This week, 19-year-old Norwegian editor and publisher Elise By Olsen (Recens Paper, Wallet) is the guest editor of AnOthermag.com, presenting a series of articles exploring the current and future state of fashion and art publishing. Alongside conversations with publishers, critics and image-makers, this guest edit offers an intimate insight into her own publications and working practice.
While I am devoted to the written word in the context of fashion publishing, I am increasingly obsessed with the practice of fashion image-making. While that might sound like a contradiction, I am fascinated by the way fashion images contribute to the wider culture of fashion. A tool for storytelling and visual commentary, they have the power to create experiences, document eras, cultures and subcultures; they can spark discussion and set the agenda. Defining style as we know and understand it, fashion photography is so much more than just images of clothing on the body.
Fashion images are a big part of the projects that fashion publishers undertake – both online and on the printed page – but they also live in spheres beyond websites and magazines; they exist on Instagram and other social media platforms, on advertising billboards and in art galleries. But, in a time where everyone can produce and present their own imagery, where does that leave the role of the fashion image-maker? This is something I wanted to examine as part of my AnOthermag.com guest edit. Here, I spotlight eight emerging photographers that I think are pushing the constraints of fashion imagery and shaping the field for tomorrow.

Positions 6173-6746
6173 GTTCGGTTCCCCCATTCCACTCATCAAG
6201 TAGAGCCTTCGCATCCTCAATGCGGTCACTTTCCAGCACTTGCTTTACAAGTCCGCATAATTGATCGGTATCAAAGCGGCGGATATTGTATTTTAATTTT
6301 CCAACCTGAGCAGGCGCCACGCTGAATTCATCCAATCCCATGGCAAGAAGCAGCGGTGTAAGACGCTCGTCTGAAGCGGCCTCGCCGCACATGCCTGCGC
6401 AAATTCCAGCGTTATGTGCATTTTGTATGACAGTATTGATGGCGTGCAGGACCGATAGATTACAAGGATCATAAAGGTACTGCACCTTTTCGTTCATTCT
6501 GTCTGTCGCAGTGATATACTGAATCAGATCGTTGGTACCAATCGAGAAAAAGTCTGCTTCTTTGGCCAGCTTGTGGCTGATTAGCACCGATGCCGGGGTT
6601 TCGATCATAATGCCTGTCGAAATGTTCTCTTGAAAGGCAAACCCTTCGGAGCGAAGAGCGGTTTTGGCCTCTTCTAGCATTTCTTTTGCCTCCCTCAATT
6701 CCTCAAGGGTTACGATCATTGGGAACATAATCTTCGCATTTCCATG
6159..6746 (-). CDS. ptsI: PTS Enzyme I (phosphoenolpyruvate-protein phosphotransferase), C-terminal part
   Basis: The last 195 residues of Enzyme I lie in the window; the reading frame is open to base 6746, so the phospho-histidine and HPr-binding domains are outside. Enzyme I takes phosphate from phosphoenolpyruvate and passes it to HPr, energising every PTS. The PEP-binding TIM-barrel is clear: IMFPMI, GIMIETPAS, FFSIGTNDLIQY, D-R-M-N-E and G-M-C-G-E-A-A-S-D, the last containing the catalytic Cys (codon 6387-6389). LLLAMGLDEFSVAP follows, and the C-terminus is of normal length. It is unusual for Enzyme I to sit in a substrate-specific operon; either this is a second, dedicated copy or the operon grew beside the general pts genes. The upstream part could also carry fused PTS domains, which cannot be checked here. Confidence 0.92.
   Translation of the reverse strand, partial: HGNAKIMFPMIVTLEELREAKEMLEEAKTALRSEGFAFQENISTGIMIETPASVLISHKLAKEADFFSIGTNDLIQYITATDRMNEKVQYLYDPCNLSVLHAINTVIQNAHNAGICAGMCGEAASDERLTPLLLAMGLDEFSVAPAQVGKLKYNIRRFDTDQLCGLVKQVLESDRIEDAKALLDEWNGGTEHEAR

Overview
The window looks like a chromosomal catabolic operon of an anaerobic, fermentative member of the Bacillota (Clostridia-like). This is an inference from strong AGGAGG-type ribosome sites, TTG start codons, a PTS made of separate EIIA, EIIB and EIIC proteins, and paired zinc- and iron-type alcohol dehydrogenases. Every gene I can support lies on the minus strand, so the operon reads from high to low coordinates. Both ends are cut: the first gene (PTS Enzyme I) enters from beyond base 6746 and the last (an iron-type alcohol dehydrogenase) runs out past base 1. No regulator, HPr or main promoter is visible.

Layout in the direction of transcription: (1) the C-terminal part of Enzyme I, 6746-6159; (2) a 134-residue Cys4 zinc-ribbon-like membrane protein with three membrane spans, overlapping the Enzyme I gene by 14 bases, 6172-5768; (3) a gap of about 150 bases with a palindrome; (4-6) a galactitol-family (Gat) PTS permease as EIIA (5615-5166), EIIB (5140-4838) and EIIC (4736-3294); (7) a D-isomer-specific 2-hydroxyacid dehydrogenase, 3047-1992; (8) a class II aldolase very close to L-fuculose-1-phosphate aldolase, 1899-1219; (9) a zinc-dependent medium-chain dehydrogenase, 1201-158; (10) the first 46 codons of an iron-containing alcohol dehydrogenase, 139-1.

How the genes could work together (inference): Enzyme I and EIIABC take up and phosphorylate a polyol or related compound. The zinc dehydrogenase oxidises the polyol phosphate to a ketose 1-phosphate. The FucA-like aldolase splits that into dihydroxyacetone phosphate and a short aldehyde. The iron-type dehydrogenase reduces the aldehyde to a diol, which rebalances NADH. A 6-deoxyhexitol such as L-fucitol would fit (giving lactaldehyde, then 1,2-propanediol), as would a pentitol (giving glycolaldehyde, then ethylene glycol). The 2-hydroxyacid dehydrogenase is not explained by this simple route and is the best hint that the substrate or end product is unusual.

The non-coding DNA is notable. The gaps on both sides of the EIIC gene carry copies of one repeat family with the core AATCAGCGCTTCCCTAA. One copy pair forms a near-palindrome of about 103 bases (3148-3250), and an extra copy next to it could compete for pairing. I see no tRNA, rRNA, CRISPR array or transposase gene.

Currently based between New York and Singapore, Zhi Wei (b. 1992) is drawn to projects which involve working with the archive of a single designer, visualising the creative trajectory of one person and responding to these developments in his photography. It’s a given that, at this moment in time, so many incredible archive images from the 80s, 90s and early 00s are reproduced and experienced online, and that contemporary imagery will exist alongside this material. Wei is interested in the dynamic that this creates. “I think this is what draws me to making fashion images – where I can craft images for exhibition contexts or the printed page – but I’m also very aware of the fact that these images will be disseminated to a huge audience online,” he says. More often than not his shoots incorporate performative and sculptural elements. This ties into his art practice, in which he consistently references the religious and ritualistic practices he grew up with. And a lot of his shoots are oblique self-portraits: “I find it much easier to shoot clothes that I’d wear myself,” he says. “I’m really hands-on with set design as well, and I’m always trying to find ways to form a literal connection between the camera, set and subject. I think it’s about making an invisible presence felt.”